As a woman, I am likely to be paid less than a man, but I still am likely to get paid more than most women of color. As a disabled person, it is unlikely that I’ll be employed at all, yet disabled men are still more likely to be employed than disabled women.
The unemployment rate is more than doubled for people with disabilities versus people without disabilities. And many disabled workers get paid just pennies because of federal exemption to minimum wage laws.
Many disabled people are trapped in a cycle of poverty because of the way disability benefits like SSI and SSDI work.
SSI and SSDI are tied to Medicaid, which provides many disabled people with necessary personal assistant services. If you have over a certain amount of assets (including savings in bank accounts or cash, and valuables such as a car or house), your benefits get slashed and could eventually be cut altogether, leaving disabled people without personal assistants.
Because of this vicious cycle, even disabled people who could work with the reasonable accommodations more often than not are forced into unemployment in order to keep the services that very literally keep them alive.
The poverty cycle even influences who we marry. If a person on benefits marries someone who is not on benefits, they are considered dependent on their spouse and their benefits are cut, because the spouse’s income is taken into account.
If a person on benefits marries another person on benefits, their incomes will be taken together. Both people will have their benefits slashed if their combined income exceeds the resource limit. This is often referred to as the “marriage penalty.”
So classism is unfortunately closely related to ableism, and “feeling poor” is an unfortunate reality for a lot of disabled people.
Feeling poor and class privilege can also depend on the environment and location you’re in. As a child and teen, I felt poor many times, even though my family was solidly middle class, because we didn’t have as much money as some of my friends’ families.
Even though we weren’t privileged in relation to other people in our area, we were still privileged. We had enough money for food, clothes, rent, and two cars. Our basic necessities were always provided for. That’s a sign of privilege, even though it may not have felt like it at the time.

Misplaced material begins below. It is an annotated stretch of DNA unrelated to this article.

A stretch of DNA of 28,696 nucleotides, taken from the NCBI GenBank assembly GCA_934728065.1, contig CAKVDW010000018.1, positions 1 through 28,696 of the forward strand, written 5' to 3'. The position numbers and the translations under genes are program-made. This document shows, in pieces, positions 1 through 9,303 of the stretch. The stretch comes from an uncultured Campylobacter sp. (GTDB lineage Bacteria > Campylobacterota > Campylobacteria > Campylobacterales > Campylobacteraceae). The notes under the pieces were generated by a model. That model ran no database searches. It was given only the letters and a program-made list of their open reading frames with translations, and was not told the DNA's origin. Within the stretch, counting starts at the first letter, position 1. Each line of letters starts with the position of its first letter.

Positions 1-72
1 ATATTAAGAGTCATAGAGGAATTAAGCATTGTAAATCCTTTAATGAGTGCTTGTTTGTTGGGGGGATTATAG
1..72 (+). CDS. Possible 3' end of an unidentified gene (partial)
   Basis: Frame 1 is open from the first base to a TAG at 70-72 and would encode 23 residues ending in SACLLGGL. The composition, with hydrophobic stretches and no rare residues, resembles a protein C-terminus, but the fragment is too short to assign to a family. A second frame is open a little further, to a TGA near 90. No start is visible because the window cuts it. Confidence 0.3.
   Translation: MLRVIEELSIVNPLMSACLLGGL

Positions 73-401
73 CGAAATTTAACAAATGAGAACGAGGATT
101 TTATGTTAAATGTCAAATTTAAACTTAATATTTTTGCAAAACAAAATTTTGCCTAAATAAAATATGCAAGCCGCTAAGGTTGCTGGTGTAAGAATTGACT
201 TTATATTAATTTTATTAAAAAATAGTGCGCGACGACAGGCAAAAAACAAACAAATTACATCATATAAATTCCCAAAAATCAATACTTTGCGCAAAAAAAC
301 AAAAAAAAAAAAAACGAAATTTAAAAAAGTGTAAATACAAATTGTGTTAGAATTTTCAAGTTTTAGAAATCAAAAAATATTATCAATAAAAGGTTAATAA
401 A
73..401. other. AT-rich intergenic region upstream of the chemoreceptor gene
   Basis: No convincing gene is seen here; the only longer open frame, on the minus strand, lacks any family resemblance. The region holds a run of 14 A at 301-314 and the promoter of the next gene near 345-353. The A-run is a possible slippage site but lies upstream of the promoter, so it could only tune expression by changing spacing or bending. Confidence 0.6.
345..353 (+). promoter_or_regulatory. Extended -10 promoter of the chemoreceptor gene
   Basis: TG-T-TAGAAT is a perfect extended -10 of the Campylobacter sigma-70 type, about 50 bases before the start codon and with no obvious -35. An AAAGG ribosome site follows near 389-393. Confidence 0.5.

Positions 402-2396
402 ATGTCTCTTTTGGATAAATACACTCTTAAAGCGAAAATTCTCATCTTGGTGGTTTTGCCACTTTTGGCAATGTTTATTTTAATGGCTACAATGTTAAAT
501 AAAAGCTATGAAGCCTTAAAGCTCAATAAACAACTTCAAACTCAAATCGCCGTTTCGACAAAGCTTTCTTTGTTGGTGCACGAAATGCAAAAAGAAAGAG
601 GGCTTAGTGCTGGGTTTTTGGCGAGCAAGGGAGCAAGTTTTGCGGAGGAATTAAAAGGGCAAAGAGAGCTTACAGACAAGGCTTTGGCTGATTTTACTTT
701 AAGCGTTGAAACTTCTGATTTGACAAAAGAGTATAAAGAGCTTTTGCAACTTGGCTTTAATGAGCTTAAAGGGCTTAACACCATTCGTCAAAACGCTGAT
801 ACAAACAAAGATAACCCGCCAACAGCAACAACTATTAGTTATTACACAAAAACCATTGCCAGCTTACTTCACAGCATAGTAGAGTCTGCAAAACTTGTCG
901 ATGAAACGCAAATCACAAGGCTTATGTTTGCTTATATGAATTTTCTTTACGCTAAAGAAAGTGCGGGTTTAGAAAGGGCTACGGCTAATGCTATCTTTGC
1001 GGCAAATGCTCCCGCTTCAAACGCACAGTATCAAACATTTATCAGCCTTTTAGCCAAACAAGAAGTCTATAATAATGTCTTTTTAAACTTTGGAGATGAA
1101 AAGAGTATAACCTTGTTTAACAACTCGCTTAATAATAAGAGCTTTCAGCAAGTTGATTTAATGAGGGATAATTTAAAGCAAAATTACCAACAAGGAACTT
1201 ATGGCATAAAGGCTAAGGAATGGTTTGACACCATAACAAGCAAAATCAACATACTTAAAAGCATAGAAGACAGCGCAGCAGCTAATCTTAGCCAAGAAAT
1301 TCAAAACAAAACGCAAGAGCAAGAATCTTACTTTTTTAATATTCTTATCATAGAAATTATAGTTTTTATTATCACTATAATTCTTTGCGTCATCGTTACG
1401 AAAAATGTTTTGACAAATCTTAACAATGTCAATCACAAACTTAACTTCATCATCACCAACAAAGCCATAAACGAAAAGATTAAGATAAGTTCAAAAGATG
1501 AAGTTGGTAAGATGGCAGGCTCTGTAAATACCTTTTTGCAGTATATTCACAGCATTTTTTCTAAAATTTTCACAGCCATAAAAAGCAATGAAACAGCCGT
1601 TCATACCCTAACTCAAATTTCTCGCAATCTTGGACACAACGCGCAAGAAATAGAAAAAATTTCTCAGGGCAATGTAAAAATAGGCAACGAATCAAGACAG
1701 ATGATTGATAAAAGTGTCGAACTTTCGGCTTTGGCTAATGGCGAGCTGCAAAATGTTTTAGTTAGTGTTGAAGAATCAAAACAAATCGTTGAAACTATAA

4. ‘I’ve Never Worked As a Server, Barista, Bartender, or Salesperson’
This is, again, a reference to class privilege.
The jobs mentioned generally pay very little (servers, in particular, mostly depend on tips) and employees must work long hours in order to make enough money to make ends meet. These are considered entry level jobs, which most people must work in order to gain access to higher jobs.
It’s the bootstraps mentality of capitalism: If you work hard at mediocre jobs, you have “paid your dues,” so to speak, and are granted access to better quality, higher paying jobs.
However, like the statement above about paying taxes, for me, this statement by necessity interacts with both class and able privilege.
I have never had any of those jobs because I’m physically incapable of doing most of them. My limited motor skills mean that most entry-level jobs – like folding clothes, working a cash register, and serving food – are off limits for me.
As a teenager, when most of my peers were getting their first jobs and getting used to the culture of employment, I was at home, depending on my parents for money.
I don’t have the skills necessary for the most basic of work. That severely limits my prospects for employment.
Ironically, because I can’t do entry-level jobs, I’m denied the upper-level jobs that I could actually do well.
5. ‘I Am Not Nervous in Airport Security Lines’
This is obviously a reference to (both real and perceived) race, ethnicity, and religion – and how people of color (especially those whose dress is racialized) are more likely to be pinpointed for extra screening and viewed as possible terrorists.